It may be useful for various applications to bring all existing elements of a certain type in a drawing to a common level. Because this is tedious to do by hand, it makes sense to use VBA.
Below, I show a small example for how to use VBA tools to bring all text in a model to a new level and to create the new level if it does not already exist.
To test to see whether or not the new level exist, I used a helper function called "LevelExist" which returns true or false depending on whether there is already a level with the desired name. The tool is called by the subroutine "Text_on_Level". If no parameter is given, the new level will be named "LevelOfText". Alternatively, you can give the name of the level to put the text in as a parameter at the start of the VBA routine. If the .mvba project file is loaded, the following Key-in can be used:
vba run Text_on_Level NewName
The parameter "NewName" will be the name used for the newly created level.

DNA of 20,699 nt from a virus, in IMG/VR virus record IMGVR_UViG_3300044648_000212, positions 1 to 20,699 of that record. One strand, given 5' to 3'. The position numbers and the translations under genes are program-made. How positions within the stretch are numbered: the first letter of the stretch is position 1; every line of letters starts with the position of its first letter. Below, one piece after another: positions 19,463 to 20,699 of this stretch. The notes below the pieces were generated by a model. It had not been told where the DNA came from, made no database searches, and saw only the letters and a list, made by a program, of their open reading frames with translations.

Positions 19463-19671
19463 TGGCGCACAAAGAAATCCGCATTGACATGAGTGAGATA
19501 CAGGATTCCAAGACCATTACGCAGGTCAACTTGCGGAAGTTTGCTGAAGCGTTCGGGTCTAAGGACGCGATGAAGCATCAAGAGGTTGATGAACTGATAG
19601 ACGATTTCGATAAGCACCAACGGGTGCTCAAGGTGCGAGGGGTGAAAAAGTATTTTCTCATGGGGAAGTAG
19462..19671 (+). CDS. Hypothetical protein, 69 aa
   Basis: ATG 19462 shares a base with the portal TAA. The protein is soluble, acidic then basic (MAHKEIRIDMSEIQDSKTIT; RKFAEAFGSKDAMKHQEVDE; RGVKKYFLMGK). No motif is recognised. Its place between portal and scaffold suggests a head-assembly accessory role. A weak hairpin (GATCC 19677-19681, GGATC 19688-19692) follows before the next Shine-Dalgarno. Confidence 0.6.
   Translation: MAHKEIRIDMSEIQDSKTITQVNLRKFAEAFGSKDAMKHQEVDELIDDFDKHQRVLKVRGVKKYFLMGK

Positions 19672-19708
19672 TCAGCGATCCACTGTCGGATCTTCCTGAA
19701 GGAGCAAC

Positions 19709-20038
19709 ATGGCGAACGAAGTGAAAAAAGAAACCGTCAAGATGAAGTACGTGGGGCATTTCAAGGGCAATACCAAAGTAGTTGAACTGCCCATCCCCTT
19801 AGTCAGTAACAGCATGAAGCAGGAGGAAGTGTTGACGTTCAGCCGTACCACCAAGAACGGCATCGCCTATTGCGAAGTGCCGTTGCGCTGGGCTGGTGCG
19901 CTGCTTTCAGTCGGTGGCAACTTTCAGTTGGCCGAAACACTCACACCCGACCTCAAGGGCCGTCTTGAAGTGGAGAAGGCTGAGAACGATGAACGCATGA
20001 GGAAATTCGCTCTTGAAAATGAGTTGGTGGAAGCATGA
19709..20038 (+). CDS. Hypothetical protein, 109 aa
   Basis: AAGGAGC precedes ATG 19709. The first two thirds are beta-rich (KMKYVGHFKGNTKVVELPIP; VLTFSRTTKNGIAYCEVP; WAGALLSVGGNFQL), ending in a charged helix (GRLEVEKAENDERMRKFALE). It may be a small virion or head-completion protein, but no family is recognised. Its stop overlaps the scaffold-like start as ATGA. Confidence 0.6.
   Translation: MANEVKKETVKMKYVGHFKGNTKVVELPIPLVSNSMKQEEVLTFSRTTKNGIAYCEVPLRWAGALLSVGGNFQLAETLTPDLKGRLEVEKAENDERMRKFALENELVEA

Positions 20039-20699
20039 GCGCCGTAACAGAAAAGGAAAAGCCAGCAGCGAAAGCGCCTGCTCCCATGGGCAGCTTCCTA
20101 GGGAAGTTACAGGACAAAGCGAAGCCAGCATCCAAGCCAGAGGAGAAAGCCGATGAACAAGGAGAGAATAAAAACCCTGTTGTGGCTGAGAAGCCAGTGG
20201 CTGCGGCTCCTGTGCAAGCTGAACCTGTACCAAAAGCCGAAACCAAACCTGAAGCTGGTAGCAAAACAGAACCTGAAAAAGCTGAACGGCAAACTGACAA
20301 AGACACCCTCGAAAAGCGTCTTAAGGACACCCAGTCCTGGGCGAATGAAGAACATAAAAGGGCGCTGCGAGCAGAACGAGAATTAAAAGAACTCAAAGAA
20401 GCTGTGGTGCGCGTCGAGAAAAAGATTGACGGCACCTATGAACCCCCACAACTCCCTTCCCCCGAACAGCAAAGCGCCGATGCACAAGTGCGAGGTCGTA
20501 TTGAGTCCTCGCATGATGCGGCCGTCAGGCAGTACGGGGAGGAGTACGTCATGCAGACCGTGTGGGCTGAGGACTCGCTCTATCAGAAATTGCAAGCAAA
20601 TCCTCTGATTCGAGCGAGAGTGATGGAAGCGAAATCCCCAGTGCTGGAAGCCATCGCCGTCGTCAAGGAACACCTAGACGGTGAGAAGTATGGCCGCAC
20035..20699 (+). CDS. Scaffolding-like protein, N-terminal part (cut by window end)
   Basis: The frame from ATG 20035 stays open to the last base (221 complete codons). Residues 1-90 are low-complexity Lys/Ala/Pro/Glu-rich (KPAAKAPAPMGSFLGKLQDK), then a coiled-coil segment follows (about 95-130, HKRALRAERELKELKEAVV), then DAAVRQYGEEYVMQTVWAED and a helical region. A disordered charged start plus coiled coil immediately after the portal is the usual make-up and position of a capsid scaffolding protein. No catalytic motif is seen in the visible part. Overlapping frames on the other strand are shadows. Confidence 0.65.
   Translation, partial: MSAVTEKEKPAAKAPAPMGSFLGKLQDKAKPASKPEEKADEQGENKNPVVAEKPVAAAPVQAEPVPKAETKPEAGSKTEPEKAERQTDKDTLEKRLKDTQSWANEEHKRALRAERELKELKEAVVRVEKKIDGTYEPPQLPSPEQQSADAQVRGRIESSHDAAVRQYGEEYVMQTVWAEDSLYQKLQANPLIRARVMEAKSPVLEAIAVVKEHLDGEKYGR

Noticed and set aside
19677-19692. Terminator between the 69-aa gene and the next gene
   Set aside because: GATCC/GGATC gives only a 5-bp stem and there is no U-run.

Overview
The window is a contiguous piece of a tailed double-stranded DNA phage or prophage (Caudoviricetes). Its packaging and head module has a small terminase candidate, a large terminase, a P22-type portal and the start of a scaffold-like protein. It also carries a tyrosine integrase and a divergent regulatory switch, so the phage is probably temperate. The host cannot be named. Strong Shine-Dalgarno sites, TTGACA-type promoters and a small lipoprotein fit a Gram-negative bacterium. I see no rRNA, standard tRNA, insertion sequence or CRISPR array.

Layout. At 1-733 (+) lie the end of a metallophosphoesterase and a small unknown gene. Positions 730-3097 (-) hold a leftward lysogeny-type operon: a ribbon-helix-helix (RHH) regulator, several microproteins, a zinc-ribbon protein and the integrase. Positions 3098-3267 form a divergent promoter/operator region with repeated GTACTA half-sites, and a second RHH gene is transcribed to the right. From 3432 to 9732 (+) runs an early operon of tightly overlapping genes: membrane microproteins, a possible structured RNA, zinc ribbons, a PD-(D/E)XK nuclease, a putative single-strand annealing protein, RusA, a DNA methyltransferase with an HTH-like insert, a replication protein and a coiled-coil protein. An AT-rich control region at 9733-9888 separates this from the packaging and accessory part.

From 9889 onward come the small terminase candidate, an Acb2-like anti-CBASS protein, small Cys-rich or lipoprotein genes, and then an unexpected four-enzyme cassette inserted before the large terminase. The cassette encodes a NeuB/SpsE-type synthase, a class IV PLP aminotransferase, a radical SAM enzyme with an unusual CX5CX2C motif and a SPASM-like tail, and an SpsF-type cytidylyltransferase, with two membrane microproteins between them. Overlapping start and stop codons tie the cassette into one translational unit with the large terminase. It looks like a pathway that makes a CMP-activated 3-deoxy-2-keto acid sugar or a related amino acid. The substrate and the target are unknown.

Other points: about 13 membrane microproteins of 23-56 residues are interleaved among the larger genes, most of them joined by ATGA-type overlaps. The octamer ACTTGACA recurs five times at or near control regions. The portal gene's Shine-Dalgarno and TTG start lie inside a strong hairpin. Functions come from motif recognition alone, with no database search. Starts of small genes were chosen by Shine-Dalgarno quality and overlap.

Here is an example for how to do this:
' Function for checking the existence of a level
Private Function LevelExist(LevelName As String) As Boolean
Dim oLv As Level
LevelExist = False
For Each oLv In ActiveDesignFile.Levels
If UCase(oLv.Name) = UCase(LevelName) Then
LevelExist = True
Dim oLv As Level
Dim neuerLevel As String
' Check whether the new name was given as a parameter:
neuerLevel = KeyinArguments
' If no parameter is given, use "LevelOfText":
If Len(Trim(newLevel)) = 0 Then
newLevel = "LevelOfText"
' If the new level name does not exist, then create the level:
If Not LevelExist(newLevel) Then
Set oLv = ActiveDesignFile.Levels(newLevel)
' Look for all text and move it to the new level:
Dim Ee As ElementEnumerator
Dim Sc As New ElementScanCriteria
Set Ee = ActiveModelReference.Scan(Sc)
Do While Ee.MoveNext
Set Ee.Current.Level = oLv
This procedure can also be used in conjunction with the allocation of priorities for levels to make sure that texts are always visible.
Changing the presentation order of Layers